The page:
Chipotle Pregnancy Discrimination Trial Commences Bringing Chain Legal Scrutiny

Lawsuit Legal welcomes the additional public awareness of female discrimination issues by employers brought about by chains' employee-filed workplace discrimination case, publishes

International restaurant chain Chipotle Mexican Grill has been receiving considerable negative media coverage of late. On the heels of shouldering responsibility for an E. coli outbreak and plunging sales over the last four months, the company is now actively defending itself against allegations of gender discrimination against a former employee. Initially filed with the U.S. District Court in March of 2013, the resulting trial began on Jan 25 of this year. has announced they welcome the added public awareness the case will bring to the important issue of employer pregnancy discrimination and women's rights in the workplace.

According to information found on the portion of the Lawsuit Legal website pertaining to this type of case,, The Pregnancy Discrimination Act passed in 1978 further extended the circumstances covered by Title VII of the Civil Rights Act. The company helps women who experienced workplace discrimination connect with top employment lawyers to help with their claim.

The charges were brought upon the company by former employee Elizabeth A. Rogers who held the position of general manager at the chain's Crescent Hills, Kentucky location in February of 2011 when she informed her regional manager she was pregnant with twins according to a report on the case After being placed on bed rest in April of the same year and experiencing a number of complications as well as the loss of one twin after birth, Rogers ultimately returned to work in early August. From that point, the plaintiff alleges extensive prejudicial actions against her, concluding with loss of her job in mid-November.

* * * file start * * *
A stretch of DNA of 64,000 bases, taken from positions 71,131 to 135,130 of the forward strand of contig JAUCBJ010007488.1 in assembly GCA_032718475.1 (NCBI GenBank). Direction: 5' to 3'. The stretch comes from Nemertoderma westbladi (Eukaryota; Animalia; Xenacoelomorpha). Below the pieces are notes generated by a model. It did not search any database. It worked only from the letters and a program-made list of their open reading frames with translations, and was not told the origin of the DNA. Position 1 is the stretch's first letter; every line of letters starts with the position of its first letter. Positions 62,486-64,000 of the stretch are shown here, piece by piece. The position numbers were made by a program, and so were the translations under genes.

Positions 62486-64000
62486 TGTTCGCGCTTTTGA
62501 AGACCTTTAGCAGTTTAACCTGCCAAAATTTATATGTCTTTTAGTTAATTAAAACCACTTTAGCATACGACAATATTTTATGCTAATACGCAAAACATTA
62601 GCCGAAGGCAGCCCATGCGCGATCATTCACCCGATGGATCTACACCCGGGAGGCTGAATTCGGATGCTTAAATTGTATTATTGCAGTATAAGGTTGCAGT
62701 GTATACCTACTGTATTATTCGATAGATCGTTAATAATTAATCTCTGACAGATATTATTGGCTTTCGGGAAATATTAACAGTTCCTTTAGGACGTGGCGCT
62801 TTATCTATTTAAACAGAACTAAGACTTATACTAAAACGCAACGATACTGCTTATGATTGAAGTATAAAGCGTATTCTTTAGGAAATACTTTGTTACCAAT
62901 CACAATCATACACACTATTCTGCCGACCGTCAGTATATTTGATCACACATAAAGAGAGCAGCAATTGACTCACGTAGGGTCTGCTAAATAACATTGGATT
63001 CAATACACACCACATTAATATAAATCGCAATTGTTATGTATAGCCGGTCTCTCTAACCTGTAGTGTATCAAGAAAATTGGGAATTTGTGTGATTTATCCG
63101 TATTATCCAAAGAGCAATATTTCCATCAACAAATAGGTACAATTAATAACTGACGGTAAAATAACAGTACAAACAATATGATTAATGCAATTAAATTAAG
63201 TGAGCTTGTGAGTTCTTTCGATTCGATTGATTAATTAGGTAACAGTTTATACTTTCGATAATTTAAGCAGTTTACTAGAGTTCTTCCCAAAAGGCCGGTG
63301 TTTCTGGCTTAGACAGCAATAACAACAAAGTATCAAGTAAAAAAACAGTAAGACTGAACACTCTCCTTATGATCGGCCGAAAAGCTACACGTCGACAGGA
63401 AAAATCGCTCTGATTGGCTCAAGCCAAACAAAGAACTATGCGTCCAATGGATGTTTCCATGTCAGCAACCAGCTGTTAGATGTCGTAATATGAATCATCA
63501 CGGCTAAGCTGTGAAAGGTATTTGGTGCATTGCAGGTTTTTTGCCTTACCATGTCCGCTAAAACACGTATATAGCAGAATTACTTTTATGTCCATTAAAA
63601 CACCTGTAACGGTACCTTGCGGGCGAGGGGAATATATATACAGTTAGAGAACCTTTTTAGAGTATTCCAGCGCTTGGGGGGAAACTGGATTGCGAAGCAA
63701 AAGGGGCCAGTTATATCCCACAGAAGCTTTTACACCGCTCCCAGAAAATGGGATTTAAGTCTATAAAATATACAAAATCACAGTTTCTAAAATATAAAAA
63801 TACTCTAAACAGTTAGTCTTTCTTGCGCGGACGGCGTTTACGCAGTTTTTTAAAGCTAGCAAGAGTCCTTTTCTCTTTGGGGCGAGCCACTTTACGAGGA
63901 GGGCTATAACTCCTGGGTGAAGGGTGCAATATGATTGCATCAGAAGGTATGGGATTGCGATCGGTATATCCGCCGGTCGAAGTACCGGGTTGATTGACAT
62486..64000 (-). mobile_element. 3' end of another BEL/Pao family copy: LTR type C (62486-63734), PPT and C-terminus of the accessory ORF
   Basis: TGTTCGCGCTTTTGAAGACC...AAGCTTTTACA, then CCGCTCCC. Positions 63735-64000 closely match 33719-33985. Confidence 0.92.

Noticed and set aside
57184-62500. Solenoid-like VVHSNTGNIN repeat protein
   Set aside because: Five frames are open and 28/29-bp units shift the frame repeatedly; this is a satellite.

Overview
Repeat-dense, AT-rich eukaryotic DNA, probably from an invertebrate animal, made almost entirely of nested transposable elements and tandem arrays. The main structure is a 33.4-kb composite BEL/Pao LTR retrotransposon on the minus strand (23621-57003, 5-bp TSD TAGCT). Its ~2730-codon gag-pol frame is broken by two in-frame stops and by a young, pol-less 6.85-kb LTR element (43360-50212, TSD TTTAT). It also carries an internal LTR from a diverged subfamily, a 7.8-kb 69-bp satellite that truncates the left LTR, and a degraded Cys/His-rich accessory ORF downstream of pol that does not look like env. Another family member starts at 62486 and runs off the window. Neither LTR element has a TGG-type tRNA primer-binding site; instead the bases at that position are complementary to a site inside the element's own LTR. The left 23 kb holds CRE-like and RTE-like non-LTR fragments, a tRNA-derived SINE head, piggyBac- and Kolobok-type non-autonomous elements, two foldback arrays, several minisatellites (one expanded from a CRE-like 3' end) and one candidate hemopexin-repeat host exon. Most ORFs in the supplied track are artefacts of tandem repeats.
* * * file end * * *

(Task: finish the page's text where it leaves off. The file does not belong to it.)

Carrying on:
Two additional former female employees of the chain are involved in the lawsuit, both also accusing the company of gender discrimination. Stephanie L. Ochoa and Tina M. Reynolds both report being fired from the company and replaced with male employees despite previous praise and promotions. The trial will be watched closely.

Thom Pryor, legal analyst with, stated they are watching the case with interest. "Whether it happened or not, we don't know; the trial will tell," commented Pryor, "but the increased attention to pregnancy discrimination issues in restaurants and other businesses is welcomed. Pregnant women are a protected class, and it is illegal to discriminate against employees based on gender."

Pryor further stated, "Despite the legal protection brought into effect more than 35 years ago, companies all too commonly violate the law. Regardless of the outcome of the Chipotle trial, we hope this will increase public awareness of illegal employer practices and what can be done." Victims of discrimination and other crimes may also connect with Lawsuit Legal through their Facebook page,

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Release ID: 103693